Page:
A substantial increase in oil production resulting from CO2 flooding has been clearly identified in two multi-pattern areas of the SACROC Unit. Analysis of the two areas permitted the identification of oil response to CO2 injection with greater accuracy than has previously been possible at SACROC. The areas include the 600 acre [2.43×106 m2] Four Pattern Area (4PA) and the 2700 acre [10.93×106 m2] Seventeen Pattern Area (17PA). Located in the Kelly-Snyder Field of Scurry County, Texas, the 50,000 acre [202.3×106 m2] SACROC Unit is the world's largest CO2 miscible flooding project.
The 4PA encompasses 24 wells arranged in four contiguous inverted 9-spot injection patterns. The area has been on pattern waterflood since 1972 and was at a 95 percent producing water cut when CO2 water-alternating-gas (WAG) injection was commenced in June 1981. An approximate 30% hydrocarbon pore volume (HPV) of CO2 was injected over a 5-year period at WAG ratios ranging from two to eight. CO2 injection ceased in May 1986 and the area has been on continuous water injection since that time. Incremental oil recovery attributable to CO2 injection is estimated currently to be at least 9% of the original oil in place (OOIP). This represents an estimated cumulative CO2 utilization, of 9.5 Mft3 per barrel of incremental oil [1692 m3/m3].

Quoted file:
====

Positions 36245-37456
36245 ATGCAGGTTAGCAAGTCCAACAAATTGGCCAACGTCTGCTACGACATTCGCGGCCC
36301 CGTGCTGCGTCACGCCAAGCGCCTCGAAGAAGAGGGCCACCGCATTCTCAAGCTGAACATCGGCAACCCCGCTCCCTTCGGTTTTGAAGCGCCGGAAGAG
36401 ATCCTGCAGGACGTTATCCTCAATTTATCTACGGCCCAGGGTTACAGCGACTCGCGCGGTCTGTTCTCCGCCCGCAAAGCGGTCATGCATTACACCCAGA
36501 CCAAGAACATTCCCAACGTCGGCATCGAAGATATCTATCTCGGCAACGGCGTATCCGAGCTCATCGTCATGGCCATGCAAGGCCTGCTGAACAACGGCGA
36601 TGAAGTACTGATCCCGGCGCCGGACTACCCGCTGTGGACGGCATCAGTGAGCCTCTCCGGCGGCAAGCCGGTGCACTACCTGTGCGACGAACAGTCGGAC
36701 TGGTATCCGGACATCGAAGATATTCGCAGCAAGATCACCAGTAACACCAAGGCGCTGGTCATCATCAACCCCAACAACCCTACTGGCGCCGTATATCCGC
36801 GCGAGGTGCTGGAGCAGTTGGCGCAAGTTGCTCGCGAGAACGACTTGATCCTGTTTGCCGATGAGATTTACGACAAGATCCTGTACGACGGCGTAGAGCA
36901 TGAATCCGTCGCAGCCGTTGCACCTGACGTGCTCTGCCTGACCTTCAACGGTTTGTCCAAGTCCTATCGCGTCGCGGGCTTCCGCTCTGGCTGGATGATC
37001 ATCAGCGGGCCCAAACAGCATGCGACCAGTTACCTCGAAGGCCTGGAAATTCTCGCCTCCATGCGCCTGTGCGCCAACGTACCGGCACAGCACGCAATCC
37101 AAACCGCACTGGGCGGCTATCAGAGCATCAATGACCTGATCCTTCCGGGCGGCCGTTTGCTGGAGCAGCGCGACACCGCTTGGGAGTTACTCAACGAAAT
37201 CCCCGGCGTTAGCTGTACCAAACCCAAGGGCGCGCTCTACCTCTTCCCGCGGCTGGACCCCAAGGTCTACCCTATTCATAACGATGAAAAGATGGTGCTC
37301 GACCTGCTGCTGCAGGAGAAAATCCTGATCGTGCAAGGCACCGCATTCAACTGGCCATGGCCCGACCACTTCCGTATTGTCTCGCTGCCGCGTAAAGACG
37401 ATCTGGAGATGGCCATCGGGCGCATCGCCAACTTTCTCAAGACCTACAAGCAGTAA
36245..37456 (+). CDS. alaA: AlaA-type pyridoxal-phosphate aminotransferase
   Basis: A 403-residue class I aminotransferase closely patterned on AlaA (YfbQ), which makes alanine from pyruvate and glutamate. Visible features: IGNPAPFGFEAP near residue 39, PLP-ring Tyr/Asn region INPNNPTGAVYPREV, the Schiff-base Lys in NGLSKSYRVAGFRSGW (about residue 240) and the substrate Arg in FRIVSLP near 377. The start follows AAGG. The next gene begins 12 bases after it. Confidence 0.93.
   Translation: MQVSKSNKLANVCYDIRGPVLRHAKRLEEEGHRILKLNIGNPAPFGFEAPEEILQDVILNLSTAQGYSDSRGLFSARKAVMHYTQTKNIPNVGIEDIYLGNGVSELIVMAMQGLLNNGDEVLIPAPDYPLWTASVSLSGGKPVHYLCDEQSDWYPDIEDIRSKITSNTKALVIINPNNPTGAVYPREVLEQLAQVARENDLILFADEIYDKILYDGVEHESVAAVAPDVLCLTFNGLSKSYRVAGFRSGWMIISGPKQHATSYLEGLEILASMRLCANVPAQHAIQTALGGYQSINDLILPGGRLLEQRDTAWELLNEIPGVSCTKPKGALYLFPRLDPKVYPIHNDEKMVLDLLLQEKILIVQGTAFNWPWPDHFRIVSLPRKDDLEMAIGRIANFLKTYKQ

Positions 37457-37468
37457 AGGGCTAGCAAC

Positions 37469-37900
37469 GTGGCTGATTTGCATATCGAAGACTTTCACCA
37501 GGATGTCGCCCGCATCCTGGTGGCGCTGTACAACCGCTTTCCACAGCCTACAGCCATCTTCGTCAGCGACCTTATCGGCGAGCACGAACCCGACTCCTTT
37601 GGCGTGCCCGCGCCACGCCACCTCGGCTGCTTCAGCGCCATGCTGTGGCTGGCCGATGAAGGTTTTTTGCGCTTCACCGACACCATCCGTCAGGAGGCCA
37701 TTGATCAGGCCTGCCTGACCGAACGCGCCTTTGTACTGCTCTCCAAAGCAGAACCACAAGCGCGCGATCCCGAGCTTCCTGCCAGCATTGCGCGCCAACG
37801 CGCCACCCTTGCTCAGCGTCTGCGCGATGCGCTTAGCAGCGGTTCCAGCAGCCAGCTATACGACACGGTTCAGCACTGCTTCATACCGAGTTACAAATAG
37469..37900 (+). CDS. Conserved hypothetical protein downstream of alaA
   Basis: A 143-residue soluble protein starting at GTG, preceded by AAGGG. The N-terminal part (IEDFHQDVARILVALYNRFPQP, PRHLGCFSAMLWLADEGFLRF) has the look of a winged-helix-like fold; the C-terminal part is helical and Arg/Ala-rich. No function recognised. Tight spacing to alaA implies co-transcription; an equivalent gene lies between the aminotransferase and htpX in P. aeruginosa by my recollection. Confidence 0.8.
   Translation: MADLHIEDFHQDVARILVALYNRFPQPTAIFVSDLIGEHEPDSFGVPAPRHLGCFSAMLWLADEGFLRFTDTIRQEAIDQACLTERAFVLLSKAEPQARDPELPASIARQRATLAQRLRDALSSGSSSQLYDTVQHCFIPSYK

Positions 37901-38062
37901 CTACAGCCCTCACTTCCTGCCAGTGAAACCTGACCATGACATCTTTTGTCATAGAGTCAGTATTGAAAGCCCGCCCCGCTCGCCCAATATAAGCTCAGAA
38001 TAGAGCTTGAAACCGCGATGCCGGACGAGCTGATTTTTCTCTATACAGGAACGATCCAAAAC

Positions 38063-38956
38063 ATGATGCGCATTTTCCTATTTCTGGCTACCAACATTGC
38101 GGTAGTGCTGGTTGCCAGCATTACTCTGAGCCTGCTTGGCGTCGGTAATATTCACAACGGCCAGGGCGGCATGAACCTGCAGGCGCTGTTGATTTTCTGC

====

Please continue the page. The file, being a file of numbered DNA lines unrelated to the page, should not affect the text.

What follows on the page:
Also on pattern waterflood since the early seventies, the Seventeen Pattern Area has exhibited an approximate 5% OOIP recovery after injecting 17% cumulative HPV CO2·CO2-WAG flooding in the 17PA began in May 1981. Currently, the cumulative CO2 utilization is estimated to be 9.7 Mft3 per barrel of incremental oil [1728 m3/m3].
This paper examines the methods used to determine CO2 mobilized oil response, describes how the effects of workovers and other "normal" field operations were accounted for, and evaluates the influence of activities in patterns adjacent to the study areas.